Lots of “old age” behaviors are due to an illness that’s hard to spot. Schedule your pet’s yearly checkup today. We can help!
Dog Life Stages – Senior (7+ years old)
If you find that your dog is eating less but still putting on weight, it may be due to a slowdown of metabolism or a decrease in activity. Ask your vet for advice on your dog’s nutritional requirements.
Do as much as you can to prevent fleas and ticks. Make sure your dog and his environment (bed, play area) are spotlessly clean.
Besides your dog’s usual complete physical exam, your vet may conduct urine and fecal analysis and blood work. Ultrasounds and other imaging tests may also be recommended.
As your dog ages, many of his basic needs, from diet to exercise, will begin to change. This guide will help you understand what it takes to keep your senior dog happy and healthy.
Dogs are very good at hiding their health problems and as an owner, it’s your responsibility to keep an eye on your senior dog to ensure that you are adjusting his routine to match changes in his body and immune system that make him less able to cope with physical and environmental stresses. Routine exams, preventive medicine and adjustments to your dog’s lifestyle can help your pooch stay healthy even as the years creep up.
Different sized dogs age at varying rates, with larger dogs reaching senior status much sooner than smaller dogs.
While each dog reaches “senior hood” at a different age, most canines become seniors between 7 and 10 years old. It’s important to know your dog’s age, so you know when he becomes a senior. Ask your vet about when your dog’s needs may begin to change.
You and your vet will begin looking for specific issues that become more prevalent as a dog ages. Here’s a list of some of these issues:
- Cancer (especially testicular or breast cancer)
- Prostate disease
- Cognitive disorders
- Intestinal problems
- Dental disease
- Diabetes mellitus
- Kidney disease
- Liver disease
- Vision problems
Just as with people, regular health checkups become increasingly important as dogs grow older. Most experts agree that senior dogs should be seen at least once every six months. The purpose of these wellness exams is to do three things:
- Promote your dog’s health and longevity.
- Recognize and control your pup’s health risks.
- Detect any illnesses at their earliest stages, when they’re most treatable.
During a typical wellness exam, your vet will ask a variety of health-related questions in order to build a snapshot of your dog’s medical history. These questions often focus on your pup’s regular behaviors and whether you’ve observed any recent changes that may indicate a developing health concern.
During this checkup, vets typically check a dog’s body for tumors, signs of pain, or arthritis. In addition, your vet will assess your dog’s overall appearance and body condition, scanning his eyes, ears, nose, and mouth for irregularities as well as listening to his lungs and heart. A routine checkup may also include the following battery of diagnostic tests.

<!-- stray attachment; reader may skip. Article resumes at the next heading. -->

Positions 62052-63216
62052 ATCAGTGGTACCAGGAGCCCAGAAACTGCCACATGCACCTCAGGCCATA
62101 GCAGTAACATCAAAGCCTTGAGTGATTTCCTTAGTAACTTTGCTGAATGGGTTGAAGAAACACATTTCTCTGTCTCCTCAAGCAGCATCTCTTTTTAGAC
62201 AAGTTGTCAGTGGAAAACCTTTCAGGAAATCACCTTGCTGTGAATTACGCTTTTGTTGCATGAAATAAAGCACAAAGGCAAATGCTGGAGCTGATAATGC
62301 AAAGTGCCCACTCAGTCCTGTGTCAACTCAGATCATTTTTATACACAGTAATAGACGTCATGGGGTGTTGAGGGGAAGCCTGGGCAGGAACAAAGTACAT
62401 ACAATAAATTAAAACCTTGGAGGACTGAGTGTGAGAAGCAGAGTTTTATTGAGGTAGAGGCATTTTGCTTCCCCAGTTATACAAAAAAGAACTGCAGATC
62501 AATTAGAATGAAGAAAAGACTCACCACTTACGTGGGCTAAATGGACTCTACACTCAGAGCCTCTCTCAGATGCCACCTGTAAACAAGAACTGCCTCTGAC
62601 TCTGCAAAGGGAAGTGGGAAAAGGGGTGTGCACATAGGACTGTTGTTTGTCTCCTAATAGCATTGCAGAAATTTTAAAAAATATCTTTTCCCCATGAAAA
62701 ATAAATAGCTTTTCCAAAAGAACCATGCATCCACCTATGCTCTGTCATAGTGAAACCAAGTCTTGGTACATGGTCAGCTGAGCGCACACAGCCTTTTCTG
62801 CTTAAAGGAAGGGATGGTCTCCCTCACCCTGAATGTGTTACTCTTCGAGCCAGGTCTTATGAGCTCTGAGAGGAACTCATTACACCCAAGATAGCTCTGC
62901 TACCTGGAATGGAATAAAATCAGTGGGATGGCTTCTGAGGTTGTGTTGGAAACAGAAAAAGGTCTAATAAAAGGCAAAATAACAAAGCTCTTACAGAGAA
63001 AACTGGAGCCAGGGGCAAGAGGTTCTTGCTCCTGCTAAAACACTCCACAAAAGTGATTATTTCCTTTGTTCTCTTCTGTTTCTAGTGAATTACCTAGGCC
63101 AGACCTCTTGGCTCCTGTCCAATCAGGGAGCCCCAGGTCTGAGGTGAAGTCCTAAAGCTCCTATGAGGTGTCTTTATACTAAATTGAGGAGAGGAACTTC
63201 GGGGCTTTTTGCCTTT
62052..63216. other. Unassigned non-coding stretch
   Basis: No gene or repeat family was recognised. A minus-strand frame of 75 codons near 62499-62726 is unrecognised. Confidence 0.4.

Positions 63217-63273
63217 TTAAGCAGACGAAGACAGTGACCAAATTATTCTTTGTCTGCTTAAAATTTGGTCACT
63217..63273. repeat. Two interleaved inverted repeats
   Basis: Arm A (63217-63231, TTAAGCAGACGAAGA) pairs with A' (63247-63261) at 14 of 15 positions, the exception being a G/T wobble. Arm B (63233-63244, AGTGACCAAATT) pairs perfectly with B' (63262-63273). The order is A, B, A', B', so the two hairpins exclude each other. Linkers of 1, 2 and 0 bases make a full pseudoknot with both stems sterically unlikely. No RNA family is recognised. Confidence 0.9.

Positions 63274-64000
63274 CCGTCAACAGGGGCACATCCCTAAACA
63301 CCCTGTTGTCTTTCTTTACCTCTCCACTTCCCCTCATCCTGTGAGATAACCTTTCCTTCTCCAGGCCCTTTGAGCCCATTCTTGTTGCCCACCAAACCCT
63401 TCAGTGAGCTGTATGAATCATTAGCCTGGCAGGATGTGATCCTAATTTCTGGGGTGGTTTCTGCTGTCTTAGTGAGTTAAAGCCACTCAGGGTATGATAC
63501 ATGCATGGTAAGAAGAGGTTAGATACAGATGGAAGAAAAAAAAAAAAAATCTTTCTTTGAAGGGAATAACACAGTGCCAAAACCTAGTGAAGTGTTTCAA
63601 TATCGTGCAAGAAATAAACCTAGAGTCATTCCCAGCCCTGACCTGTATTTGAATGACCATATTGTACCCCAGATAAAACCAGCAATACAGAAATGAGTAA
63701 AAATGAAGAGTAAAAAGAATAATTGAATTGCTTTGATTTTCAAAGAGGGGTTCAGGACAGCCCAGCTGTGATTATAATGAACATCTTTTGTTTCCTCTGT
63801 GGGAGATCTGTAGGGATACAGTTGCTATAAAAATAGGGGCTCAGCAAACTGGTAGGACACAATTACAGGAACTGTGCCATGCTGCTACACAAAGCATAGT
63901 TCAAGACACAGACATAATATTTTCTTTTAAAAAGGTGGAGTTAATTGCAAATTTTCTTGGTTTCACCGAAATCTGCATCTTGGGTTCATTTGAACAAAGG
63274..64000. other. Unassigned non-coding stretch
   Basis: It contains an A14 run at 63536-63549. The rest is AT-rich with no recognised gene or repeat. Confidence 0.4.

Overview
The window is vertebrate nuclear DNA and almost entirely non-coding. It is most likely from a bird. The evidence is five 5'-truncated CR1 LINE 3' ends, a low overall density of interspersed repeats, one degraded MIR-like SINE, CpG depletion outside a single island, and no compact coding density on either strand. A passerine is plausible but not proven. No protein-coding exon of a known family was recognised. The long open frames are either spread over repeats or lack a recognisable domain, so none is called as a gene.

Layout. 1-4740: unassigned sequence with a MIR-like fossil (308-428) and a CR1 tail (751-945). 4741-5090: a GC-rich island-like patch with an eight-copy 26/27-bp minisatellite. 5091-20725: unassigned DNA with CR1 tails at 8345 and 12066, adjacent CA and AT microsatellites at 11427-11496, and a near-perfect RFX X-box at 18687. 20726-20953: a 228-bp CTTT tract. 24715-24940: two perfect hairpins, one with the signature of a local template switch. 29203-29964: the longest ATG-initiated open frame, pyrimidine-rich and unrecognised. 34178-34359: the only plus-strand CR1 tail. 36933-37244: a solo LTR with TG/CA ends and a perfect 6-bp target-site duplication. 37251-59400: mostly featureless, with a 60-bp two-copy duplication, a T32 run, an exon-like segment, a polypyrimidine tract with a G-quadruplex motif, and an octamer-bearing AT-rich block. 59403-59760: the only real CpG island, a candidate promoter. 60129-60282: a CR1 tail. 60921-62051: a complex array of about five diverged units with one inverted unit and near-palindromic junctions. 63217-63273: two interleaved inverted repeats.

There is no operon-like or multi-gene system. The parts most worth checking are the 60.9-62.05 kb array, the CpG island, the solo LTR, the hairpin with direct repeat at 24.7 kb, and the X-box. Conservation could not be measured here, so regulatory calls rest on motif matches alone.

- Blood pressure
- CBC (complete blood count)
- CHEM screen (liver and kidney function)
- Thyroid function testing
- Heartworm blood test
- Fecal test
Most veterinarians agree that these baseline laboratory tests should be performed at least once a year in adult dogs ages two to seven years old, and more frequently in senior dogs. These baseline screenings allow your vet to monitor any developing trends in your dog’s health status as it changes from year to year. Additional testing may be necessary if your dog has any ongoing health issues, or if these routine screenings uncover any unusual results.
Many of the illnesses that commonly plague senior dogs are obvious even to the untrained eye. So it’s important that you monitor changes in your dog’s health between regular vet visits. If any of the following signs present themselves, contact your vet immediately.
- Incontinence (sometimes evidenced by accidents in the house)
- Constipation or diarrhea
- Shortness of breath or other difficulty breathing
- Unusual discharges
- Changes in appetite, water intake, or urination
- Stiffness or limping
- Increased vocalization
- Uncharacteristic aggression or other behavioral changes
Unexplained fluctuations in your dog’s weight may be an early sign of an underlying disease. Weight management itself can be a huge factor in your dog’s health. Obesity in dogs increases the risk of developing arthritis and a number of other diseases.
Older dogs can’t regulate their body temperature as well as they could in their younger days. It is important to keep your dog warm, dry, and indoors when he’s not out getting his exercise. Senior canines are also more sensitive to heat and humidity, so protect them from conditions in which they may overheat.
If your dog has arthritis, he may prefer a ramp instead of walking up the stairs, extra blankets on his bed, or even a new bed designed to promote orthopedic health. If your dog suffers from vision loss, it’s a good idea to ease his anxiety by keeping floors clear of clutter. These little things add up.
Plaque and tartar buildup can lead to a number of nasty health problems for your dog. Regular brushing with a specially formulated canine toothpaste can reduce the likelihood of any problems. Discuss with your vet whether your dog should come into the office for a thorough cleaning.